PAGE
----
The point in going into such detail is that every decision around the framework of the piece is decided by the brief of the commission. These limits give me a musical world to construct that will be in service to the greater vision of the show.
Combined with my piano sketch that contained the melody and chords, I could now start to plan the theme out. I imagined a sea or thick layer of fog that the melody could emerge from. This base layer, which ends up creating the harmony or chords of the piece, is orchestrated using Flute, Violin, Clarinet, Cello, and Moog synthesizer. I love to combine woodwinds and strings of similar ranges to add the top end harmonics of strings with the gentle mid-range of winds (scroll down to the video on waveforms for more of an explanation on this). The Moog is my favorite bass sound (tied with a Fender Jazz bass), and for something atmospheric I knew the Moog could be programmed to drift in and blend like the soft attacks of winds and strings. Other than the bass, each of these instruments takes turns playing the melody, furthering the organic feeling of the piece - I imagine the melody moving like a cloud opening up a spot for the sun to shine in a bit before closing the gap for another to emerge.
Chris explicitly stated that he wanted a B-section, or in other words a new part that somehow counters the main melody, or A-section. For an example of this, check out the first minute of Beethoven's fifth below:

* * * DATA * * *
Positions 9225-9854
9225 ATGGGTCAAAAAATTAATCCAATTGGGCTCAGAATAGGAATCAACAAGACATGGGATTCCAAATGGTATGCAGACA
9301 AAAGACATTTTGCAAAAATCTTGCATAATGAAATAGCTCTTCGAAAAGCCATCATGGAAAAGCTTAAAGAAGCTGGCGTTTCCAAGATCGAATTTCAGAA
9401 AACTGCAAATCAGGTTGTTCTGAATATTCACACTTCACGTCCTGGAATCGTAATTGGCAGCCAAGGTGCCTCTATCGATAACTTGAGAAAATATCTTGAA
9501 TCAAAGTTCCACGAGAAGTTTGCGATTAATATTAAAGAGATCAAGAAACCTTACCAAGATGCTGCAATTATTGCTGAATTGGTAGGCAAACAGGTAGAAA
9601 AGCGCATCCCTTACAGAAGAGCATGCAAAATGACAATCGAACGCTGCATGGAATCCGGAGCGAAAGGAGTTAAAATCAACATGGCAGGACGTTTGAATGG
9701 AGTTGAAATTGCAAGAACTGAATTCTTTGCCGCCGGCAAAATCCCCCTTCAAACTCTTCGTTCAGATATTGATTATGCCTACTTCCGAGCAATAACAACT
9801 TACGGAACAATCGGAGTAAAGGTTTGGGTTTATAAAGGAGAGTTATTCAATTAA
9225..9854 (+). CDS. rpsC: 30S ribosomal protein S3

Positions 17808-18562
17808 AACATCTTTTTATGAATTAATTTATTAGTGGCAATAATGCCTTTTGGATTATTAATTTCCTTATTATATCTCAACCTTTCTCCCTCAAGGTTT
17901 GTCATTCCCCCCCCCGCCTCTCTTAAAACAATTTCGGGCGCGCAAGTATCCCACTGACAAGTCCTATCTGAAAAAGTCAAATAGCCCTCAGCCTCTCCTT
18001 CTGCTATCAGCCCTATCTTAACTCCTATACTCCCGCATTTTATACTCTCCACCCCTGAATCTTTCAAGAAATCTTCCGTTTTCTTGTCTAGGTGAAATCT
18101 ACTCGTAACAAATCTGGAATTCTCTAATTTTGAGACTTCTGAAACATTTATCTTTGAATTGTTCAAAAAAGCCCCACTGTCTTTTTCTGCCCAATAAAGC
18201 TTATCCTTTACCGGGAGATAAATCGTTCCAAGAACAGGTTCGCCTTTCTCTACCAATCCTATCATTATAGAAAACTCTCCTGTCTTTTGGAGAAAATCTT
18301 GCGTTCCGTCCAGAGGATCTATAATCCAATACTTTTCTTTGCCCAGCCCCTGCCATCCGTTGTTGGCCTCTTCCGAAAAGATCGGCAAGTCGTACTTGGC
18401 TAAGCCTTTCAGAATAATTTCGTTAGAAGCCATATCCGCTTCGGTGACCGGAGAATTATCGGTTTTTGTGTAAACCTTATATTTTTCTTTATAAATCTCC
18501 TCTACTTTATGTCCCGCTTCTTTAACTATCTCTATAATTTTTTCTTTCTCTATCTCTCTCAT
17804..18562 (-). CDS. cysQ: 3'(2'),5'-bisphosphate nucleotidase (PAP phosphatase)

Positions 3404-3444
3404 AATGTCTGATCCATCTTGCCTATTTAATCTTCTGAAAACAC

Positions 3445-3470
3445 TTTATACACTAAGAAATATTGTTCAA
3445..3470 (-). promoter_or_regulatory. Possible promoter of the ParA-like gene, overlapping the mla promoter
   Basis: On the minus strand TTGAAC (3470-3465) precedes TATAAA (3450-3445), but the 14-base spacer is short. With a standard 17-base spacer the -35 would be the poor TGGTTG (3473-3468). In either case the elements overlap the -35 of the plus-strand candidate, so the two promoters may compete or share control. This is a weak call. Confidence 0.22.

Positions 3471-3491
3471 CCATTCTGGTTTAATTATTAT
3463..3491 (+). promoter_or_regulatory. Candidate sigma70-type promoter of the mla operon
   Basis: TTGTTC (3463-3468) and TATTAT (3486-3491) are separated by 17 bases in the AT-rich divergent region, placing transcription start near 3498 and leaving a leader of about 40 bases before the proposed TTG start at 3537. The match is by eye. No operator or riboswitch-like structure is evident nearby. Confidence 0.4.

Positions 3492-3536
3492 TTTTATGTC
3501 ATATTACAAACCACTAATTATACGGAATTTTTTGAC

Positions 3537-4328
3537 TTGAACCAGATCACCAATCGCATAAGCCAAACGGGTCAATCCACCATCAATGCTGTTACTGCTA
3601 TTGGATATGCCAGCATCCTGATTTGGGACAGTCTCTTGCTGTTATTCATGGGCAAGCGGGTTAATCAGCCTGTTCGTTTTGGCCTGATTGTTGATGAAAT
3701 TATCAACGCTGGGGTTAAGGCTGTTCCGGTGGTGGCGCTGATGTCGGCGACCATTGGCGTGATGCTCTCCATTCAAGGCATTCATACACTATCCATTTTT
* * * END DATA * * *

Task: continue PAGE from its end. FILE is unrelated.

At the 00:45 mark you'll notice a change in the emotion. This speaks to the main and very recognizable A-section, but counters it or responds musically almost as if to say, "but what about this?"
My B-section comes in at 1:06. You can scrub to that second and listen here:
The B-section rises with motion of the notes and rhythm in a manner that is juxtaposed against the main melody. It still has some DNA of the A-section though - for instance instruments take turns repeating the new musical phrase. And while winds and strings lead the A-section, the B-section prominently features brass. Brass also has a more metallic tone (caused by resembling square waves when played at higher intensities) which creates a very obvious contrast from the gentle sine-like tones of winds and soft strings. Here is a video on waveforms that helps explain some of these tonal differences:
Towards the end of the B-section, bells emerge with tape echo creating a double-speed rhythm. Then we get a recapitulation of the A-section and the theme is out.
I love the music and am glad that Chris gravitated to the melody, and I am particularly proud of the fact that every single note is played by a human on an acoustic instrument (other than the Moog!). Of course this is harder to mix, more expensive, and probably not even noticeable to the common listener, but I truly believe that subconsciously the inconsistencies of a human performance through air into a microphone has an emotional power that software can't replace. And the effort required of this approach naturally leads to greater care and craftsmanship. My intention is to keep musicians payed and to approach every piece of music as an opportunity to discover alongside others. Thank you Chris!